Smithsonian Sparks

The real history of Cinco de Mayo

May 3, 2021
Hannah S. Ostroff
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Frozen margarita machine

The first frozen margarita machine in the Smithsonian’s National Museum of American History

Cinco de Mayo isn’t the same as Mexico’s Independence Day. (That’s Sept. 16.) The holiday celebrates the Mexican victory over the French at the Battle of Puebla, which took place on May 5, 1862.

A year prior, Mexican President Benito Juarez suspended payment of all foreign debts. In response, France invaded Mexico. Mexican soldiers were outnumbered two to one by the better-equipped French army, but in the town of Puebla, the Mexican force prevailed. The victory boosted the Mexican army’s morale and national pride.

The French went on to capture Mexico City and install Emperor Maximillian I as the ruler. In 1866, with political and military assistance from the U.S., the Mexican army expelled the French and captured and executed Maximilian I.

Benito Juarez
1865 portrait of Benito Juarez, president of Mexico, in Smithsonian’s National Anthropological Archives

Juarez reassumed the presidency and declared that May 5, the anniversary of the Battle of Puebla, would be a national holiday.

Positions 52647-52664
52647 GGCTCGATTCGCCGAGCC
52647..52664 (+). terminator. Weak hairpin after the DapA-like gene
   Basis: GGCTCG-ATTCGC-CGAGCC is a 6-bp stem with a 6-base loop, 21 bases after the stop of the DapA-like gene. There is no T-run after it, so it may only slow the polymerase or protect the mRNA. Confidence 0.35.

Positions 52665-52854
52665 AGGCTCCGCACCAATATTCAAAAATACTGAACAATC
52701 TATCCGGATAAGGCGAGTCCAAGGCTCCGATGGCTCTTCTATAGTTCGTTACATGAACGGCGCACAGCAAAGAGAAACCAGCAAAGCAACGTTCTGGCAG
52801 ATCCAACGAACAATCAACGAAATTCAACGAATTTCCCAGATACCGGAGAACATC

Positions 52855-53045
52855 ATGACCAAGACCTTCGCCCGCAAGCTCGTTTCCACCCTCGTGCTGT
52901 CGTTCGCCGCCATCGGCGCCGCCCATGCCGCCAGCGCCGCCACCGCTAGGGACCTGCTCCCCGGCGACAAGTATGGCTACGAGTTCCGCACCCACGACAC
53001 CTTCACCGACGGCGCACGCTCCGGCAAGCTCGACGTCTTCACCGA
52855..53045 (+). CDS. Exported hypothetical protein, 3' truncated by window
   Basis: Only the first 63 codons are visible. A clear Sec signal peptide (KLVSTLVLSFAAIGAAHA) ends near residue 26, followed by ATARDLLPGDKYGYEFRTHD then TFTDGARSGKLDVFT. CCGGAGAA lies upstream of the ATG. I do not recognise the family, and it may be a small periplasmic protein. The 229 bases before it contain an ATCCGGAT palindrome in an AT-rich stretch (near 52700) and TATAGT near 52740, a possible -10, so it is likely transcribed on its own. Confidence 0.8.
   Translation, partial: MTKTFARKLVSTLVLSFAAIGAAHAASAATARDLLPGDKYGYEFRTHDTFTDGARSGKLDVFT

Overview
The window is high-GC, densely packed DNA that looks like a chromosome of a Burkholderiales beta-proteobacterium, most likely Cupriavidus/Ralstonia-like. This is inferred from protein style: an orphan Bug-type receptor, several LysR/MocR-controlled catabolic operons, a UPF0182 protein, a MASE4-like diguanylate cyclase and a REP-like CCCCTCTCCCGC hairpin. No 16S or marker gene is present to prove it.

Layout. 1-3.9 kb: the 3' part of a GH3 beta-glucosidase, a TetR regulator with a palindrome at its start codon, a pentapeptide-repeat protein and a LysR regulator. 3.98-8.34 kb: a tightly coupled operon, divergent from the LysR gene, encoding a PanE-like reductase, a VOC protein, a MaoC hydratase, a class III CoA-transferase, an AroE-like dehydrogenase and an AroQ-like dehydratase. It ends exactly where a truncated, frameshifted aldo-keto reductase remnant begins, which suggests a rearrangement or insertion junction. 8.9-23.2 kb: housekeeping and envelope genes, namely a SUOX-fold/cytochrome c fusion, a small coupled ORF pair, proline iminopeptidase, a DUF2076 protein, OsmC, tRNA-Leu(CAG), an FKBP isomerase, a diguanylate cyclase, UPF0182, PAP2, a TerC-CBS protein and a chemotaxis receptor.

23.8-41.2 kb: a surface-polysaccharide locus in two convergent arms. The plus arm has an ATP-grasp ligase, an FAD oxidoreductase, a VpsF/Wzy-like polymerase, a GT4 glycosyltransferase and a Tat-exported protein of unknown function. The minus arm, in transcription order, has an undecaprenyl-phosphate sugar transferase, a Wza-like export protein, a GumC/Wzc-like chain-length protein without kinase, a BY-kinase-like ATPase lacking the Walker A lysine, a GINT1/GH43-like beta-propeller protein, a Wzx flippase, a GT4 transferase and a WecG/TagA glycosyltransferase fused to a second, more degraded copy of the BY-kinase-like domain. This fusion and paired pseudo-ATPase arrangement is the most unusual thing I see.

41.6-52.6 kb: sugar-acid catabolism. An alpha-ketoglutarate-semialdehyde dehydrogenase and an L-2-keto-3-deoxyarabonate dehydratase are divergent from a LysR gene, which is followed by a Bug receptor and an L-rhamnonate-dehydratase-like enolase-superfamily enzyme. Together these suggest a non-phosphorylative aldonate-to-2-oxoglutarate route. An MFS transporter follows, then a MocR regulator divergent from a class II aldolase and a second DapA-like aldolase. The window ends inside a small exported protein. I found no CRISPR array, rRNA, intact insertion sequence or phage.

The first Cinco de Mayo celebrations didn’t include margaritas—those weren’t invented until the 1940s. And consistently frosty beverages wouldn’t come until the invention of the frozen margarita machine.

Frozen margaritas, blended with ice, became popular in the 1950s, and by the 1970s, the margarita surpassed the martini as the most popular American cocktail.

At Mariano's Mexican Cuisine, a Dallas restaurant, the blenders couldn’t keep up. In 1971, inspired by the 7-Eleven Slurpee machine, owner Mariano Martinez and his friend Frank Adams adapted a soft-serve ice-cream machine to make margarita “slush.” After 34 years of service, the first one was retired to the Smithsonian’s National Museum of American History.